Whatever they’re doing in the turnaround it sure ain’t cleaning…

    • marcw says:

      Plane likely to land ahead of time anyway.

  • Paul says:

    Marriott Venice deal is fabulous if only you didn’t have to watch Peter Grimes. That may be why there are no bids. The Italians do opera very well!

    A bit of Puccini, Motzart or Verdi would have made all the difference

    • WaynedP says:

      +1

      Piqued my interest as an opera lover, but you’d have to pay me at least 150,000 MB points to sit through Peter Grimes.

    • NorthernLass says:

      Indeed, I was initially disappointed that it’s not better dates, but I prefer my opera pre-1900.

      • Bagoly says:

        I suggest 1926, unless you dislike Puccini’s works!

        • NorthernLass says:

          Actually, I’m not his greatest fan. My tastes lie mainly with Mozart and the earlier compsers – Handel, Haydn, Vivaldi etc, though arguably these weren’t writing opera as we know it (except Mozart, of course, whose sublime operatic works have never been surpassed).

    • Mr(s) Entitled says:

      Great – Sell the tickets on and the package becomes and even better deal!

    • Brian says:

      You should have seen the Covent Garden production a few months back. It might have converted you – absolutely wonderful.

      • WaynedP says:

        All great music has an element of innovation, and I have tried to appreciate the extreme innovation of Benjamin Britten, but never succeeded.

        His work “Ballad of Green Broom” was the only song that our regional youth choir gave up on performing despite weeks of practice.

        I just can’t seem to bridge the gulf between him and my favourite genre, Baroque.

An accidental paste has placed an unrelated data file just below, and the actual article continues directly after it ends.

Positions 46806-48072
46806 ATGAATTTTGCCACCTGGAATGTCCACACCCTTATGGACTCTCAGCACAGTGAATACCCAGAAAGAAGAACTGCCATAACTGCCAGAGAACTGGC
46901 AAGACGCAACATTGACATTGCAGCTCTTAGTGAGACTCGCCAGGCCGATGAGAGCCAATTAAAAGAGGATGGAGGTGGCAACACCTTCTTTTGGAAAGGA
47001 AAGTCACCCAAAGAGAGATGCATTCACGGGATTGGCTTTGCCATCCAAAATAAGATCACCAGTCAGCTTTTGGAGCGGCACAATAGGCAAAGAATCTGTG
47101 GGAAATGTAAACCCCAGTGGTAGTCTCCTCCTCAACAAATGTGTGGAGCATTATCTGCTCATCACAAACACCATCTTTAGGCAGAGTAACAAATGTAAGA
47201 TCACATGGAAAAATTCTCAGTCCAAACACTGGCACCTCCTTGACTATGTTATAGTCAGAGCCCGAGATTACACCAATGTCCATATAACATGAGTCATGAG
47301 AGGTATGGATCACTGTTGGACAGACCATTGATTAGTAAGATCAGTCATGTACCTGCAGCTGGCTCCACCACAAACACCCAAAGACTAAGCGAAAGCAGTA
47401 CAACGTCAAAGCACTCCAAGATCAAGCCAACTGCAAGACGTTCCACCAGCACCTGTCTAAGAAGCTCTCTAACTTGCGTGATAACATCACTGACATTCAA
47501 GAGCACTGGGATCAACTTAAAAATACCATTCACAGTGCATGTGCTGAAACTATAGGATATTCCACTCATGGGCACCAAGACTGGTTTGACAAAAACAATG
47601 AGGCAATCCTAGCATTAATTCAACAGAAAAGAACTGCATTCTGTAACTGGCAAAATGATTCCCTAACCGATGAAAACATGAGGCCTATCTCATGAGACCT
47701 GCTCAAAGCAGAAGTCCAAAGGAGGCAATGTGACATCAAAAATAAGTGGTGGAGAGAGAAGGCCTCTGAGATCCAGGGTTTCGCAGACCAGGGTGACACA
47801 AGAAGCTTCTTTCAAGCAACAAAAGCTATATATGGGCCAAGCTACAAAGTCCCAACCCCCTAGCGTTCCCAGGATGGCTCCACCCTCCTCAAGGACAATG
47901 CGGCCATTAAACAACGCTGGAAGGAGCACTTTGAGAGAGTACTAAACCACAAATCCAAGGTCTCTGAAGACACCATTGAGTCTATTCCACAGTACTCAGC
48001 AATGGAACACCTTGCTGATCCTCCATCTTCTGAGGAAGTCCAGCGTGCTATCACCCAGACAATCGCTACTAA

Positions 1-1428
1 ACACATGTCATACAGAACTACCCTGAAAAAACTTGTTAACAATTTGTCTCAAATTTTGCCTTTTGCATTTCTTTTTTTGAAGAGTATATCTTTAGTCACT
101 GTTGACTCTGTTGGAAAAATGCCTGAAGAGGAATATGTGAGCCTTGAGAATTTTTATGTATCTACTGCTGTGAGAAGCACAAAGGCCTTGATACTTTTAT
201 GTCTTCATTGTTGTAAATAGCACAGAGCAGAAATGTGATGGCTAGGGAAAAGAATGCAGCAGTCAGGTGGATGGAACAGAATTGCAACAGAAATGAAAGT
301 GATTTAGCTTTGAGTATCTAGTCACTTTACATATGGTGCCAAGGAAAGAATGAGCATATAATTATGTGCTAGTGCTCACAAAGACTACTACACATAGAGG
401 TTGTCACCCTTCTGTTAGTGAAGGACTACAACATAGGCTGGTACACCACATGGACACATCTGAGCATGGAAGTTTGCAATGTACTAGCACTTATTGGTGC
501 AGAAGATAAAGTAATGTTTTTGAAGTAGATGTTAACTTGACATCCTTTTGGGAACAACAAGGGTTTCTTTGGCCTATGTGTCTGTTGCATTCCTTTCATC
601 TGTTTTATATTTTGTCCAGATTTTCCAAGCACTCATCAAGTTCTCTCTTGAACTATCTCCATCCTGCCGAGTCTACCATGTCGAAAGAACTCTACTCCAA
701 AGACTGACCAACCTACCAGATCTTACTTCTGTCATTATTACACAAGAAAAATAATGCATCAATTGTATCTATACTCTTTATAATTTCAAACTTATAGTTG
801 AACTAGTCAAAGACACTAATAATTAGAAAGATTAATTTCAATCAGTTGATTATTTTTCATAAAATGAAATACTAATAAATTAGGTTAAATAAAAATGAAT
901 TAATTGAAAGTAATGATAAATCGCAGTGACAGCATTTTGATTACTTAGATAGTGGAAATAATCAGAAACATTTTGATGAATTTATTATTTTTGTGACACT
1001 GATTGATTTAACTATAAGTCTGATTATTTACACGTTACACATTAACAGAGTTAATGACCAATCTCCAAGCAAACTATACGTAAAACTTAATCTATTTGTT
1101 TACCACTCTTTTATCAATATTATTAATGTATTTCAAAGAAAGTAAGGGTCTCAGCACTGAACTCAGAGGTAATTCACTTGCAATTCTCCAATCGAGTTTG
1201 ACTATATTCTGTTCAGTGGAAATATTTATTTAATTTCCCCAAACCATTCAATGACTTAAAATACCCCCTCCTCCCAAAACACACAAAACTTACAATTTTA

I’m not sure that seeing a visually spectacular production would convert me when the phonic experience will always dominate.

        • Brian says:

          It wasn’t so much the visual spectacle as the actual direction of the chorus and singers that I liked. But then I’m a Britten fan and can’t really find much appeal in Baroque, so horses for courses, I guess. 🙂

  • Nick says:

    Aeroflot slots are grandfathered and will be made available again if/when they want to fly back to London (it’s true that other airlines can use them in the meantime, however). The idea of a fully open slot market is a myth, there are all sorts of slots that are political. Iranair is another, their slot was fully protected even when they couldn’t fly here.

  • Concerto says:

    Peter Grimes is really a great piece, not an easy story though

  • Bagoly says:

    B620 outbound and B6007 inbound.
    Is there some story that Rhys the avgeek can explain?
    Or maybe it’s a typo?

    • Rhys says:

      I did wonder why the numbers were like that!

    • Dubious says:

      JetBlue seem to use the same flight number in their schedules as they do in their callsigns (this is not the case with all airlines).

      I suspect there the sizable difference in flight numbers outbound from inbound is partly to mitigate ‘callsign confusion’ that could otherwise arise from other, existing similarly numbered callsigns operating around that time.